We all want people to read our blogs, comment, and share our stuff far and wide. What’s the point of trying to produce great content if all your great work never gets seen by the people that it will help the most?
I believe everyone has a story to share, knowledge, and life experiences that will benefit somebody, somewhere.
To that end, I try to help you achieve that and it’s why I approach giving you advice from the perspective of a blogger advising a fellow blogger.
But today, I’m turning the tables.
I not only create websites and blog. I also read A LOT of content, books, and assorted related material, trying to figure out what matters, and what can help me and my audience spread our message.
To put it bluntly, I can’t (and neither can you) afford to waste time on anything that distracts me from that goal.
3 Blogging Mistakes to Avoid
Here are the top 3 reasons, why I, as a member of an audience myself, will stop reading a blog (and oh yeah, don’t think for a second *I*haven’t made some of these mistakes):
#1 – No Personality
If the site reads like a textbook… it will put me to sleep like one. Some people have knack for expressing their personality through their writing. Sadly, most of us don’t.
Because it’s just not a medium most of us are used to conveying ideas through. Sure, we chat, e-mail, and Facebook, but when it comes to expressing an idea in extended form, that’s where we have trouble.
Writing is an art and as such, it needs to be practiced like one.
Want to get better at writing? Write more!
I’ve struggled with this from time to time. My teaching background pulls me towards writing in a way that can seem wordy and too detailed at times. Nothing wrong with that, but where I work hardest is at letting my own voice shine through.
Fix: Don’t be afraid to express your thoughts.
People don’t connect with websites, they connect with YOU and what YOU have to say!
Controversial? So be it.
Different? Can’t think of a better way to stand out.
Opinionated? Good! That’s how people get to know the real you.
They let their “voice” and thoughts be heard loud and clear.
Here’s what I have to say when it comes to finding your “online voice.”
#2 – Not Bothering to Ask for Permission
I go to the website and *WHAM!*, I’m hit with a pop-up asking me to Facebook-like a page I have seen for all of 3 seconds!
Umm, no. Not happening.
Same for the opt-in “subscribe” pop-ups.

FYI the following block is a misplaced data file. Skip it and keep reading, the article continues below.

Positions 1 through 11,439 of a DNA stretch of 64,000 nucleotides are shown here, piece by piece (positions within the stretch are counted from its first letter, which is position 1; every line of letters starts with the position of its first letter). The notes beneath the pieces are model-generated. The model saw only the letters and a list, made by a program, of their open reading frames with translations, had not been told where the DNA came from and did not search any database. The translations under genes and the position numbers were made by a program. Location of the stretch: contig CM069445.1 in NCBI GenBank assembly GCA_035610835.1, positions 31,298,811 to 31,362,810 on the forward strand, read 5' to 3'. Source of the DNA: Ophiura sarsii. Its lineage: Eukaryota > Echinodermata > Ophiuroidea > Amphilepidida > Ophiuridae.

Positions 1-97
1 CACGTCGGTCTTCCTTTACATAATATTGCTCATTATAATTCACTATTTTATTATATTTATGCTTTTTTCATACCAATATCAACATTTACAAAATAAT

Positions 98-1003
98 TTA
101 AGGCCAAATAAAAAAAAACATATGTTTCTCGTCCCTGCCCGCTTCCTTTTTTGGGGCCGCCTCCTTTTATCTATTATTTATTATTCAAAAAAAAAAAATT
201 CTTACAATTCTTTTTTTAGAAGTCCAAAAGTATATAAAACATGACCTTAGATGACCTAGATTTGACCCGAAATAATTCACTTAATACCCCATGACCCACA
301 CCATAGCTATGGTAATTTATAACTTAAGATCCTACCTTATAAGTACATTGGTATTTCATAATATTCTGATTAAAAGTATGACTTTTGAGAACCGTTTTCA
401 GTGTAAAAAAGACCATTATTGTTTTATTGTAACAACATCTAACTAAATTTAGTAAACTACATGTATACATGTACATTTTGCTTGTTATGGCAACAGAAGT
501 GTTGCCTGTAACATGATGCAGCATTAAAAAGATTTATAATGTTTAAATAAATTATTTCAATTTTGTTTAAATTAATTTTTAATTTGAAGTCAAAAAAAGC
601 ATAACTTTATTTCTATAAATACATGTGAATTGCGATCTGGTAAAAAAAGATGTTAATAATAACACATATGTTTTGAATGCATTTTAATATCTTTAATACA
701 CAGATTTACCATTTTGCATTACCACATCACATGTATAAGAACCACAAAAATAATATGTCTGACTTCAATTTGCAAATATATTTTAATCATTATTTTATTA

I like it when I’m given a chance to look through the stuff, read it, and maybe… maybe… I can make an informed opinion on whether I like it or not.
Pop-ups, when used incorrectly, reek of desperation.
Fix: Give readers a chance to really *like” your stuff.
If you’re convinced must use pop-ups, at least configure them to let the reader see a few pages before asking them to like or subscribe to your site.
#3 – Site is a Hot Mess
Remember this simple rule:
Less is More.
You don’t need hot neon colors, yellow letters on black background, flashing ads, or auto-playing music that makes me jump out of my seat and fumble for the volume dial. No one does.
For many new bloggers, there is a strong temptation to add a whole bunch of fancy features and wild graphics to call attention to the site.
Unless you’re a web designer and graphic design *IS* your business, there is no reason to ever add anything that distracts your readers away from your most important asset: your content.
Fix: Simplify and harmonize.
First, start with a light-colored background (I strongly recommend white), so that black letters are easier to read.
Next, choose a pleasant color combination. Strong colors are OK, as long as you use them sparingly as accent colors.
For a great bunch of suitable color combinations, built around your color of choice, go to ColorCombos.com and have at it.
And last, make sure that your “Call to Action” (what you’d like your audience to do when they first visit) is front and center. Make it clear and unmistakable.
For example, my aim is to let first-time visitors know immediately:
a) What the site is about…
b) What the “Call to Action” is (subscribe to my blog).
Take a look at my homepage to see how I’ve implemented those two concepts.
There are many ways to do this, but the results should always aim for this:
Give your first time visitors a place to land their eyes on.
An excellent example is that of Kim Roach, at BuzzBlogger.com. Her site is no-frills and devoid of anything flashy. Her content, however, is OUTSTANDING and truly shines. Her “Call to Action” is right up front, without being pushy.
Make sure you state upfront what you’re about and deliver.
Does the above mean that breaking number one, two, or three, disqualifies a site? Not at all.
But then content has to be doubly good for me to get over any annoyances that scream at me to close the browser window.
And that about wraps it up.
What do you think? I’d like to hear your opinion in the comments below.
What are your least favorite web-design trends
that you wish would go away forerever?
Keep tuned in and check back Mondays for business building info, Wednesdays for content related to expat life, and Fridays for tons of travel pictures as I do an on-the ground report spotlighting a travel destination.
Also, check out my Pinterest page about Antigua Guatemala, one of the prettiest colonial cities in the world and latest digital nomad destination I’m trying out.